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Momentum for Indo-US ties building at Capitol Hill

“Cooperation with India is perhaps most crucial for our future in the area of climate,” Boyer said on twitter account, adding that there is a much room for progress.

The momentum for strengthening the Indo-US ties seems to be building at the Capitol Hill this year as the Trump administration is in the process of formulating its India policy and building a team to implement that. The ongoing trip of a record 26 influential American lawmakers to India is a reflection of this. Also the new Indian Ambassador to the US, Navtej Sarna, met several dozen powerful Congressmen from both the Republican and the Democratic parties in recent weeks.

“India is one of our closest allies and biggest trading partners, and a particularly crucial participant in the fight against climate change,” Congressman Don Beyer, currently on a visit to India as part of a bipartisan Congressional delegation, said in a post on Facebook.

“Cooperation with India is perhaps most crucial for our future in the area of climate,” Boyer said on twitter account, adding that there is a much room for progress.

Republican Congressman from West Virginia David B McKinley told his support base that coal could be a major reason for strengthening India-US bilateral ties. Chairman of the Congressional Coal Caucus, McKinley is currently visiting India as part of another Congressional delegation.

“Fortunately, coal is still part of India’s future. They have a voracious appetite for it. Were you aware India is the third largest market for West Virginia coal? We export more coal to India than any other state,” he said in a speech read out in his absentia before the West Virginia Mining Symposium. Other lawmakers too are keeping their constituencies posted on their India tour.

Sarna has described the visit of 26 members of the Congress as a very important milestone and demonstrative of the high degree of interest in India, and the strong bipartisan support for the India-US relationship, based on shared democratic values and converging strategic interests.

“We look forward to a more robust economic and commercial cooperation as India retains its spot as the fastest growing major economy,” said Sarna, who in the last few weeks has met more than three dozen top American lawmakers.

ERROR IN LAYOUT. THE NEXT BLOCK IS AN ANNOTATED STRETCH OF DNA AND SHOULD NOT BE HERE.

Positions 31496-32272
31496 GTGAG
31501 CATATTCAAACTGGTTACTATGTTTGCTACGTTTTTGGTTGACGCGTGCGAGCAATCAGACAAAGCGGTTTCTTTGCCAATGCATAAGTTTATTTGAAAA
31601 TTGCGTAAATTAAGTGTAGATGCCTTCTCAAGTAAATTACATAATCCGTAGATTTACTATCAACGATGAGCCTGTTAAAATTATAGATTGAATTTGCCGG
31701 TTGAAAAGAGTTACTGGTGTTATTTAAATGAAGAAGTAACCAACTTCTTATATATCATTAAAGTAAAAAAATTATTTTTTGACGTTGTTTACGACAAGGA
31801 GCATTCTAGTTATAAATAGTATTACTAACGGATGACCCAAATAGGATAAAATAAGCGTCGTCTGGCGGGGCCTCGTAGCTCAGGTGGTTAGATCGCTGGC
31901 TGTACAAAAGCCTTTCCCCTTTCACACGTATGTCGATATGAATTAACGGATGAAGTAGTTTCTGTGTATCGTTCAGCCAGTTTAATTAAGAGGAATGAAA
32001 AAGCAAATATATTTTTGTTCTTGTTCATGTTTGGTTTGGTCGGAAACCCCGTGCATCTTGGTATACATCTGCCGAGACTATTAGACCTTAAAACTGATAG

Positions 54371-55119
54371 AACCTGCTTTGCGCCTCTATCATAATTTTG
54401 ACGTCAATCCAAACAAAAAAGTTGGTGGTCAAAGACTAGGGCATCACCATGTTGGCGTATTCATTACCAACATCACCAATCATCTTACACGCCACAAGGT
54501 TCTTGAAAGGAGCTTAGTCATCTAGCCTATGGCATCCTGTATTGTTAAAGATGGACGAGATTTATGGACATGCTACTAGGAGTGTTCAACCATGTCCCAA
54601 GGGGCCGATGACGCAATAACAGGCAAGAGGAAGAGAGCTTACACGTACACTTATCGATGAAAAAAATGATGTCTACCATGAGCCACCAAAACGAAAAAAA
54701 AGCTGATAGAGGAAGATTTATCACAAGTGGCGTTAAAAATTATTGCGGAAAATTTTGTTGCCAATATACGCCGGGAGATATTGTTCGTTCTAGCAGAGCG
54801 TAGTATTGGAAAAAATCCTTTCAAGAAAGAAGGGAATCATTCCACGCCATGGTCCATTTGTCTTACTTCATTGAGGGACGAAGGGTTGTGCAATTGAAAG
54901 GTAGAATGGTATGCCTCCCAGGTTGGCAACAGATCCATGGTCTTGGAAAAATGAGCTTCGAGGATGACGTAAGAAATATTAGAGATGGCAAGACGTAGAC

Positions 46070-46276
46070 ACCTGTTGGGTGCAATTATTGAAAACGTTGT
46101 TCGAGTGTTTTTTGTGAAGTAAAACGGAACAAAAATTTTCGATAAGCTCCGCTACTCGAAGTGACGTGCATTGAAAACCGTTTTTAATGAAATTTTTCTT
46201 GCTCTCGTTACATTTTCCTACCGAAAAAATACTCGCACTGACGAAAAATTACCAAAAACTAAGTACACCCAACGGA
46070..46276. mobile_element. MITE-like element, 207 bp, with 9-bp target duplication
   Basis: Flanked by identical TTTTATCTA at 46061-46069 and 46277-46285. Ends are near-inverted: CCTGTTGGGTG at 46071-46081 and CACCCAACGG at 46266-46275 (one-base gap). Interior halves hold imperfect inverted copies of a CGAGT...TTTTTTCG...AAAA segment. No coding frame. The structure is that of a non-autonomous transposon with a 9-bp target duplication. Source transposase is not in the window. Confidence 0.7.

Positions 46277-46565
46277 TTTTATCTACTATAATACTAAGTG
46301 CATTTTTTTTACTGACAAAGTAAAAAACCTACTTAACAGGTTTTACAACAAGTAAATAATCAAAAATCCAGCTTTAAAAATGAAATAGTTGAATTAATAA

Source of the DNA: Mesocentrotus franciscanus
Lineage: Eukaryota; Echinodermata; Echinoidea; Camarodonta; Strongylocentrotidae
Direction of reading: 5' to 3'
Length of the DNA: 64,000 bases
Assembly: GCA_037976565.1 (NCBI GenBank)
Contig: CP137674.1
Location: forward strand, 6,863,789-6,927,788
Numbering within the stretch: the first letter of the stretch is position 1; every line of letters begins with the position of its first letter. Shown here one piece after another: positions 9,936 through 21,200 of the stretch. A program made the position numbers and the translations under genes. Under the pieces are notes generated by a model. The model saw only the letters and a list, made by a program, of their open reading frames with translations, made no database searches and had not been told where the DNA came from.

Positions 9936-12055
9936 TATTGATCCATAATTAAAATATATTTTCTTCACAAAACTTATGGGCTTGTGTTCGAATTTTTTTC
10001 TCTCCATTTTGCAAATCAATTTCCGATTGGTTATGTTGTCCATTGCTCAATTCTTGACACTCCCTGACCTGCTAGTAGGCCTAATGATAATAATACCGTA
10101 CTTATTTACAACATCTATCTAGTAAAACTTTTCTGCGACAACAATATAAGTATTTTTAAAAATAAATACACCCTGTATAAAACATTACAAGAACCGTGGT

These including a dozen of powerful Senators like Senator Richard Durbin, Senate Democratic Whip, Senators John Cornyn and Mark Warner, who are co-chairs of the Senate India Caucus, two presidential candidates Senators Tim Kaine and Ted Cruz; Senator Richard Burr, Chairman of the Senate Select Committee on Intelligence and Senator John McCain, Chairman of Senate Armed Services Committee.

From the House of Representatives, the Ambassador has met among others Kevin McCarthy, House Majority Leader; Steny Hoyer, House Democratic Whip; House India Caucus Co-Chairs Ami Bera and George Holding, Ed Royce who is Chairman of the powerful House Foreign Affairs Committee, Bob Goodlatter, Chairman of House Judiciary Committee and Michael Turner, Chairman of the House Armed Services Committee.

Fondly recalling visits by Prime Minister Narendra Modi, all lawmakers reiterated the close and ever growing bonds between world’s oldest and largest democracies- underlining the strong bipartisan support enjoyed by brand India in United States.

During their interaction, they expressed their personal commitment for further strengthening the bilateral ties in various spheres; including political, security and economic in the new Congress as well, sources said.

During the meeting, the Ambassador also raised India’s concerns on the issue of terror and regional instability; and its global impact.

Sarna underlined that US and India need to stand shoulder to shoulder to fight this menace.

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Reconstruction of war ravaged Afghan society was a talking point an example of close and productive India-US cooperation in the region, officials said. In the economic sphere, various reforms like GST and new Make in India initiatives aimed at reducing corruption and increasing transparency and ease of doing business were discussed.

Sarna also briefed lawmakers on the recent developments in the bilateral relations in the areas of defence (Major Defence Partner status, DTTI, co-production/co-development, military exercises, LEMOA), geo-strategic changes (Asia-Pacific, Middle East etc), security and counterterrorism challenges, climate change and renewable energy, trade and economic, diaspora concerns etc.